But this time, networking might be tough since I don't know anyone, and there are a total of 8 Michigan alumni in the area, so that is probably a dead end too. So I end up looking on Monster, which is a waste of time except that it gives me some idea of what companies are in the area. I suppose I will try the headhunter route, but I am not really at a level where headhunters care about me and I am trying to switch careers, which they care about even less.

TV Notes
The Littlest Groom: I had no intention of watching this one, but since I usually watch Fox from 7PM - 8PM (Friends/Seinfeld), when I came back in the room it was on. I had originally thought that this wasn't going to be a good thing for Fox, since it seemed like they would end up making fun of little people, or at least give the appearance that they were making fun, but that wasn't really the case. It is hard to say, "little people can't have a bachelor-type show, because that would be making fun of them", because then they would never have a bachelor-type show, and that would wrong too. I think they did a good job of making the people seem real without making fun: Glen, the bachelor in this, is actually a pretty good looking dude and he seems cooler than any of the average-sized bachelors that have been on reality TV.

Of course, the twist in this is that they bring in a bunch of average-sized model types that Glen now gets to choose from. It was kind of sad to see the look on the girl's faces change, because for awhile in the mansion everybody was small and then suddenly reality came back. Although I would be surprised if he picked a tall chick, because he already mentioned to one of the girls that he would love to be in a family of little people because his parents and siblings are of average height. Thankfully there is only one more episode of this, so it will be resolved soon.

My Big Fat Obnoxious Fiance: Somebody told me this was hilarious, so I decided to watch it this week. But this episode was really serious because Randi told her family about the wedding, which is in 3 days, and everybody was upset. I'm not sure I buy it. Come one, there are a bunch of TV cameras around. You would have to be an idiot to not wonder if something was up, and that maybe you should just trust your sister's judgment on this one. Randi's siblings are complete assholes if they don't support her, especially that older brother, who is a frickin' crybaby.

Monday, February 16, 2004

Yeah, Why is That?
Barry Ritholtz at the Big Picture chatting with Steve Forbes about various things, mentions the following:
We discuss discontinuity of how a movie which costs $100 million dollars to make sells for $10 as a DVD -- yet the CD soundtrack to that same film sells for $18. (Strange things are afoot at the Circle-K).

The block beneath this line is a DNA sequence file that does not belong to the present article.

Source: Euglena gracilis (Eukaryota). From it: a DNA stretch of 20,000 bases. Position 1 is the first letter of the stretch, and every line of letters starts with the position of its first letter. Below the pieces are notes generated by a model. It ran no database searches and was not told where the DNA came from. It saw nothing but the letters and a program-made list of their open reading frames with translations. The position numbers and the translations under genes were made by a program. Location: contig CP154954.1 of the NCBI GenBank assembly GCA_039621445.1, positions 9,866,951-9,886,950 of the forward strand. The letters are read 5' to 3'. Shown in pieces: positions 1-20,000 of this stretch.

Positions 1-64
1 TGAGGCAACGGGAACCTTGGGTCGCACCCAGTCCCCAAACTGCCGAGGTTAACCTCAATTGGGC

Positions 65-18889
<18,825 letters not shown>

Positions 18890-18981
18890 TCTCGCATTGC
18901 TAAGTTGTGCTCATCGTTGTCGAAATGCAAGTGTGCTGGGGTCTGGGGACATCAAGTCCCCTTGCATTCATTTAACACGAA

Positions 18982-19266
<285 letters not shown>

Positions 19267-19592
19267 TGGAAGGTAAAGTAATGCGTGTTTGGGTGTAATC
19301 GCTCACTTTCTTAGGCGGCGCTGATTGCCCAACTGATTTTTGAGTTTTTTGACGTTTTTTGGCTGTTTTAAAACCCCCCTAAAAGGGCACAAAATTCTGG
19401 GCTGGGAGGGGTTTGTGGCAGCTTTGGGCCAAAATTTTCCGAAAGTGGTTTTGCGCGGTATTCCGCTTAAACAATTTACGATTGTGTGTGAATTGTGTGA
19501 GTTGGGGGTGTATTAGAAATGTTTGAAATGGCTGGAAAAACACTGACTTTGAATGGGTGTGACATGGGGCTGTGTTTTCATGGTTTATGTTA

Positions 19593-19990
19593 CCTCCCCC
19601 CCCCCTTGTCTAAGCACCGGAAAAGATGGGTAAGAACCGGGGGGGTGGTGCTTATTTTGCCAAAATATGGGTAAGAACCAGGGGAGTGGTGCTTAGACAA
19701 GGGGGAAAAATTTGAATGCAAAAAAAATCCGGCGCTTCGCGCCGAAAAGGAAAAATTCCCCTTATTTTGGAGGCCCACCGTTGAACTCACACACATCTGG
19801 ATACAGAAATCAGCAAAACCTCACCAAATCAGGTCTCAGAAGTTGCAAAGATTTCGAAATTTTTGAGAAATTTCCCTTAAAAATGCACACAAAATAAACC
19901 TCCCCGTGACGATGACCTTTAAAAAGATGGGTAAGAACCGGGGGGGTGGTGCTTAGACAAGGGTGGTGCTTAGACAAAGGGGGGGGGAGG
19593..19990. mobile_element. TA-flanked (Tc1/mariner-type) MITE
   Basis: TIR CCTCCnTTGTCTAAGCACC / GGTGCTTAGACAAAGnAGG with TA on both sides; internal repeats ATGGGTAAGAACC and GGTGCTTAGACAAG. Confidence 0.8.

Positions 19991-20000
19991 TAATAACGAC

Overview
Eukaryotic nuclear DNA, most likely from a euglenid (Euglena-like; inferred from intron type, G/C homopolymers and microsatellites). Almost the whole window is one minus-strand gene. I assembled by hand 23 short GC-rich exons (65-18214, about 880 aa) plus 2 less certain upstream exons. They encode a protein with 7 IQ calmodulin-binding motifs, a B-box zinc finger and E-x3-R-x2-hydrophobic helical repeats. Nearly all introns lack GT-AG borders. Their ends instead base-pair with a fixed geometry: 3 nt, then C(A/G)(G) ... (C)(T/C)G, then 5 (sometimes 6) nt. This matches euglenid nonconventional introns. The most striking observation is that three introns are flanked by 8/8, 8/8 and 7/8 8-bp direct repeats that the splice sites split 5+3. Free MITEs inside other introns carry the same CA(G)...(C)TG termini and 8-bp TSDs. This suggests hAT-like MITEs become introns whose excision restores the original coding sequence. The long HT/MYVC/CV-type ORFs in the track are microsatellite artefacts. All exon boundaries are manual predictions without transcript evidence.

I'm trying to think of a reason why this might be, other than the record companies are evil, but I got nothing.

Via Newmark's Door, this test to see if you can spot a fake smile. I got 14 out of 20, but stumbled out of the blocks getting the first 3 wrong. I thought I would do better since I am pretty good at picking up on non-verbal cues, but maybe I'm not as good as I think. It is kind of interesting; apparently different muscles control a fake smile compared to the real thing and you can keep an eye out for clues.

Lost in Translation
Finally was able to rent Lost in Translation. I thought it was great. The movie is a plaintive story about an aging actor Bob Harris, played by Bill Murray, who is in Tokyo for a week to do an ad for a some kind of whiskey. There, through repeated trips to the hotel bar, he meets a young married woman named Charlotte, who is played by Scarlett Johannson. Charlotte is staying in Tokyo with her husband who is a photographer and is constantly away, so she spends her days in her hotel room or wandering around the city, and her nights at the hotel bar. Both Bob and Charlotte seem to be insomniacs and run into each other a few times and eventually start hanging out together.

The movie is a comedy, but it isn't the Bill Murray from Caddyshack kind of comedy: the humor is from Bob and Charlotte's interactions with the Japanese. But it is also a serious story about two people who meet and make a connection, but it is a connection that won't go anywhere and really shouldn't. Two married people at very different stages in their lives: Charlotte at the beginning, wondering who she is and who she married. Bob at middle age, with kids and no longer in love with his wife. The movie only works because of the tension between the two, and that they never sleep together. It wouldn't be credible if they did.

I never had any interest in visiting Japan, but after seeing this movie, I does have an appeal. The entire city looks like Times Square. I think I read this somewhere else before, but the way it was shot, it really does look like the city in Blade Runner. I really like that Scarlett Johannson. I have never seen her before, but she has a kind of unique soft beauty about her. Although both my wife and I did think she looked pregnant in some of the earlier scenes, so that made the movie confusing until we realized she wasn't (or was she?). Bill Murray does a great job. I am not sure if it is Oscar worthy, but I hope he gets it anyway.

Saturday, February 14, 2004

I really like Buzznet. Even though I only occasionally post a picture or two there, I like to see what other people are posting. There is such a diverse group of people who post pictures at Buzznet, many of them talented photographers, but mostly just people who like to take pictures and share them with friends and strangers. Commenting on pictures is encouraged (I think) and they are appreciated; even a "Cool pic", or "Great shot" lets you know that someone took the time to look and was interested in what you posted. A lot of the pictures are mundane, but they all give you a glimpse into someone else's world, and many of the people who post there are from different countries. I once commented on a Brazilian's pictures in Spanish, a language a sort of know, however, not knowing (or remembering) that they speak Portuguese in Brazil. I am so worldly.